Metal Oxide-Graphene Nanocomposites: Synthesis to Applications

Metal Oxide-Graphene Nanocomposites: Synthesis to Applications

Ponchami Sharma (CSIR-North East Institute of Science and Technology, Jorhat, India), Najrul Hussain (CSIR-North East Institute of Science and Technology, Jorhat, India), Manash R. Das (CSIR-North East Institute of Science and Technology, Jorhat, India), Ashvini B. Deshmukh (CSIR-National Chemical Laboratory, India), Manjusha V. Shelke (CSIR-National Chemical Laboratory, India), Sabine Szunerits (Institut de Recherche Interdisciplinaire Université Lille 1, France) and Rabah Boukherroub (Institut de Recherche Interdisciplinaire Université Lille 1, France)
DOI: 10.4018/978-1-4666-5824-0.ch010
OnDemand PDF Download:


Graphene is one of the most interesting materials in the field of nanoscience and nanotechnology. Metal oxide nanoparticles exhibit unique physical and chemical properties due to their reduced size and high density of corner or edge surface sites. The metal oxide-graphene nanocomposites not only possess favorable properties of graphene and metal oxide, but also greatly enhance the intrinsic properties due to the synergistic effect between them. These composites are used for catalysis, supercapacitors, lithium ion batteries, solar cells, sensors, removal of pollutants from water, etc. There is a very broad scope of further research for the development of metal oxide-graphene nanocomposites with enhanced properties for different applications. This chapter deals with a comprehensive review of the current research activities from the viewpoint of chemistry and materials science with a special focus on the synthesis, characterization, and applications of metal oxide-graphene nanocomposite materials.
Chapter Preview


In the recent years, graphene the mother of all the graphitic materials has drawn the attraction of researchers worldwide (Geim & Novoselov, 2007). Graphene is a single layer of carbon atoms closely packed into honeycomb two dimensional (2D) lattice with a carbon-carbon distance of 0.142 nm. The sp2 hybridized carbon network as well as its high electron mobility at room temperature (250,000 cm2/Vs), exceptional thermal conductivity (5000 W m-1K-1) and superior mechanical properties with Young’s modulus of 1 TPa make it the material of choice for a wide range of applications in the field of materials science, physics, chemistry and nanotechnology (Novoselov, Geim, Morozov, Jiang, Katsnelson, Grigorieva, et al., 2005; Li, Wang, Zang, Lee, & Dai, 2008; Stankovich, Dikin, Dommett, Kohlhaas, Zimney, Stach, et al., 2006; Schedin, Geim, Morozov, Hill, Blake, Katsnelson, et al., 2007; Singh, Singh, Nayak, Kumari, Grácio & Dash, 2011). Two dimensional, atom-thick graphene can be considered as the ideal substrate for the synthesis of hybrid composites with three-dimensional (3D) architectures with unique chemical, physical and structural properties (Zhao, Song, Song, Yin, Wu, Zhou, et al., 2010). The fabrication of metal and metal oxide-graphene/graphene oxide (GO) nanocomposites has drawn special interest in this regard. The presence of metal and metal oxide nanoparticles (NPs) on reduced graphene oxide (rGO) sheets prevents the restacking of the individual graphene sheets which arises due to strong Van der Waals interactions between the sheets (Zhao et al., 2012). Metal oxide NPs exhibit unique physical and chemical properties upon a decrease of their particle size and structural geometry. The decrease of the particle size has a direct influence on the band gap of the oxide particles and is reflected on their conductivity and chemical reactivity. However, these properties are greatly affected by the aggregation of the NPs. Therefore, prevention of such aggregation is necessary when synthesizing metal oxide NPs. Graphene or GO nanosheets can effectively stabilize such NPs to prevent their aggregation, and the properties of the NPs could be enhanced by anchoring them onto the graphene sheets (Bai & Shen, 2012). Therefore, current research trends are focused on the preparation and application of metal oxide-graphene nanocomposites. A number of research activities have been carried out in this area in recent years. This chapter consists of a comprehensive review of current research activities in the synthesis and applications of metal oxide-graphene nanocomposites.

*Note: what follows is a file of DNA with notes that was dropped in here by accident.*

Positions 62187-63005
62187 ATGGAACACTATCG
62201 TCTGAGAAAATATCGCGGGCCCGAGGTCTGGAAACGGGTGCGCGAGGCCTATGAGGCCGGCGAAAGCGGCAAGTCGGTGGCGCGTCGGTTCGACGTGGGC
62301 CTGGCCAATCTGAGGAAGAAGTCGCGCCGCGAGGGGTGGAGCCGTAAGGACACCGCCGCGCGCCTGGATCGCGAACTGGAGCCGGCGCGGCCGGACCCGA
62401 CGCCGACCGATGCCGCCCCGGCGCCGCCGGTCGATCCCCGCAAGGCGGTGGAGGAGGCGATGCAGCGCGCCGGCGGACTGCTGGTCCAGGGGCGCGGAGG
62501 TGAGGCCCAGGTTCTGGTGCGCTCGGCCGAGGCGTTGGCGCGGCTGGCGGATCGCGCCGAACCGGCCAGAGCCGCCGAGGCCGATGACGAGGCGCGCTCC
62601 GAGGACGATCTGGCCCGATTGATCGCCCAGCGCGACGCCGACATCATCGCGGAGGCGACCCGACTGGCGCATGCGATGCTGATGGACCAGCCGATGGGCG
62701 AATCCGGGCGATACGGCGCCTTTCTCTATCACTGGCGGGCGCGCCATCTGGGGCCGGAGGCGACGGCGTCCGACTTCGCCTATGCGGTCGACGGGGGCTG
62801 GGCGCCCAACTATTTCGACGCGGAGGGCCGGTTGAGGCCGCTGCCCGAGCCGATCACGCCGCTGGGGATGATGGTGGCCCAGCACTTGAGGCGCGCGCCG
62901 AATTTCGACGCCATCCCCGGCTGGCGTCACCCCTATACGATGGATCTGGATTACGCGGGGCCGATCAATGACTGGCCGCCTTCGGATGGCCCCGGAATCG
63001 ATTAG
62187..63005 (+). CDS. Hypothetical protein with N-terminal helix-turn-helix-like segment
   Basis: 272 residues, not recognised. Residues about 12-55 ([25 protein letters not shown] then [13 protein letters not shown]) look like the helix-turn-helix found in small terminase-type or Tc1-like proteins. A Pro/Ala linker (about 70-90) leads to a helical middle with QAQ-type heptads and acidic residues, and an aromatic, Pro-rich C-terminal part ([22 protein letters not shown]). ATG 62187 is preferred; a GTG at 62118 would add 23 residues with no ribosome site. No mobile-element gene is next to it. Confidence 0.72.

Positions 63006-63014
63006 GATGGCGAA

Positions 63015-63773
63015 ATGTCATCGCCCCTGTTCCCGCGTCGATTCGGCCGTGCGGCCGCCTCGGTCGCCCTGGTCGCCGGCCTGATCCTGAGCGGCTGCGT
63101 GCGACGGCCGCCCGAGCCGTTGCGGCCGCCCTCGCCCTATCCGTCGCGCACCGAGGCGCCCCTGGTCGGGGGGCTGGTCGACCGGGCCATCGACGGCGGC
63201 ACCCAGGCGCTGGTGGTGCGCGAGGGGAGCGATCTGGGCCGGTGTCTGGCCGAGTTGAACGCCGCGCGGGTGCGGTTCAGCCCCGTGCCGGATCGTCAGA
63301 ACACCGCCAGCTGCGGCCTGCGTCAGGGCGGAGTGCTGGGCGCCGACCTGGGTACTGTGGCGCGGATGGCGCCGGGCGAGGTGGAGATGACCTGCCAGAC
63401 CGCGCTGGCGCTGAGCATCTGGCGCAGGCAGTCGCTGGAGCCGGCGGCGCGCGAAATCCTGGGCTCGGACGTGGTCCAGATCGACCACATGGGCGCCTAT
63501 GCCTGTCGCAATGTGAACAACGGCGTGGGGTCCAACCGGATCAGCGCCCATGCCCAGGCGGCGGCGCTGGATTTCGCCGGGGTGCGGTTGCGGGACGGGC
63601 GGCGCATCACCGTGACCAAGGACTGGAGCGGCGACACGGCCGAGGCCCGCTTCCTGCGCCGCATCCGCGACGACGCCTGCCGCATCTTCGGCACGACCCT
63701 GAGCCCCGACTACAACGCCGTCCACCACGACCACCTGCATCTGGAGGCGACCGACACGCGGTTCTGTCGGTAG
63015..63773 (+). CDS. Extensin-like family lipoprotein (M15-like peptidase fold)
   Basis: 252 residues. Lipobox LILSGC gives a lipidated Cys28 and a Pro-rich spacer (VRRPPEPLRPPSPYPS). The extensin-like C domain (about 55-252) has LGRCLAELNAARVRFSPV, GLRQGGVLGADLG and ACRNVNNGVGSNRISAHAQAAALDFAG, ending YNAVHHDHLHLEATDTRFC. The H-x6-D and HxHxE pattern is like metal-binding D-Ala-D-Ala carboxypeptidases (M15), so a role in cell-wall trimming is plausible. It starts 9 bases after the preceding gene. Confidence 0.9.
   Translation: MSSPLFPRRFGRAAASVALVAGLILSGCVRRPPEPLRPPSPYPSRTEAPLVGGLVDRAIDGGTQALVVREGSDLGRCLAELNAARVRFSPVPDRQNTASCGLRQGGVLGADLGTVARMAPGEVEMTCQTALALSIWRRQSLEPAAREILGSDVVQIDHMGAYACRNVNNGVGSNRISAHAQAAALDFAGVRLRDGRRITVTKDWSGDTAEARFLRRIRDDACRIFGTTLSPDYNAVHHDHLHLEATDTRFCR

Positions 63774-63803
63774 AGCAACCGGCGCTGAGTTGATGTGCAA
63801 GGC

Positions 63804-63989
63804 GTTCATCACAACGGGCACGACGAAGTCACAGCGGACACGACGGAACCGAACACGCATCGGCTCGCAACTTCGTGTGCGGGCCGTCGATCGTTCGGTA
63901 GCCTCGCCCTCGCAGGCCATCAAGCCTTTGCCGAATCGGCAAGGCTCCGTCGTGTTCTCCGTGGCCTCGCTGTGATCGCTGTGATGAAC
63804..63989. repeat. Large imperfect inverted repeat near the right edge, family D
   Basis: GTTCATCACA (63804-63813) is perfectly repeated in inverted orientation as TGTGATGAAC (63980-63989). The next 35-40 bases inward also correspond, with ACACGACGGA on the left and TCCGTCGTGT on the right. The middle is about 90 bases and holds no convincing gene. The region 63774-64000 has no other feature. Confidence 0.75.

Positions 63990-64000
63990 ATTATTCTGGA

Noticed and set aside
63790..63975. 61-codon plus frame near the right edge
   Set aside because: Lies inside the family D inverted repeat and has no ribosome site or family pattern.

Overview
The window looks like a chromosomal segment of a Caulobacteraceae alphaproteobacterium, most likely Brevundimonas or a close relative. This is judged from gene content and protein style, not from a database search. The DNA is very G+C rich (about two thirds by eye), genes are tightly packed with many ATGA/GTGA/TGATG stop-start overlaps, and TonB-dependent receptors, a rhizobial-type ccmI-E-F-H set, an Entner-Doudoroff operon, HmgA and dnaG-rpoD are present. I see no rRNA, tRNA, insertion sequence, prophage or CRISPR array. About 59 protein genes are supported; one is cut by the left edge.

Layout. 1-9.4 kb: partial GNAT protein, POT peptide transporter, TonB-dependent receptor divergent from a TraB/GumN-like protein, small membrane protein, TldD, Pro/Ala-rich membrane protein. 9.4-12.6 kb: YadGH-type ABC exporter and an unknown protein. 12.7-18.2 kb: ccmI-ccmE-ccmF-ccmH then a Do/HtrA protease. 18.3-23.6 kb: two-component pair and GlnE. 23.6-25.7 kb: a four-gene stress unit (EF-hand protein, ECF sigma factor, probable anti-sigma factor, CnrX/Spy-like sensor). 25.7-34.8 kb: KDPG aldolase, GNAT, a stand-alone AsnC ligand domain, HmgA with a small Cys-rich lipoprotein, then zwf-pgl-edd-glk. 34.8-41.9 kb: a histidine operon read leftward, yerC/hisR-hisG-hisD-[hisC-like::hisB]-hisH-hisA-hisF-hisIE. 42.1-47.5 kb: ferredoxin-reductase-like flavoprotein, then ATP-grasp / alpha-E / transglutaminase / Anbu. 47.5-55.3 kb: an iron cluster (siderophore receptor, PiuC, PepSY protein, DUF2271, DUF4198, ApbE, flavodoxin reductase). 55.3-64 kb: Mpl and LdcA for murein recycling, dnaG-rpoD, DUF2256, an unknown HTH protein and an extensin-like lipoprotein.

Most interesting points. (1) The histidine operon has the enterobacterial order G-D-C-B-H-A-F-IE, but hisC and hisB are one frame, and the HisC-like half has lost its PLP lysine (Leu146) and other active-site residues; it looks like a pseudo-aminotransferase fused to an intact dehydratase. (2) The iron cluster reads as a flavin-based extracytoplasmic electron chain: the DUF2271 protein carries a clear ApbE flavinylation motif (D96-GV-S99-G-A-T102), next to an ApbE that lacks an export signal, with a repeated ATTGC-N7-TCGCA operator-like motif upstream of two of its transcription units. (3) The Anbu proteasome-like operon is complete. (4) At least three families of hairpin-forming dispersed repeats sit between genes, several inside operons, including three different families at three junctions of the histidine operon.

Key Terms in this Chapter

Metal Oxide-Graphene Nanocomposites: Hybridized form of metal oxide nanoparticles and graphene nanosheets.

Metal Oxide: Compounds of metal with oxygen.

Aggregation of Nanoparticles: Nanoparticles bind each other to form larger aggregates.

Graphene: A single layer of sp 2 hybridized carbon atoms closely packed into a two dimensional honeycomb lattice.

In Situ Method: A method in which all the reactions take place in the same reacting vessel to give the product.

Graphene Oxide: Oxidized form of grapheme.

Ex Situ Method: A method in which different precursors are generated separately and then mixed together to generate the final product.

Complete Chapter List

Search this Book: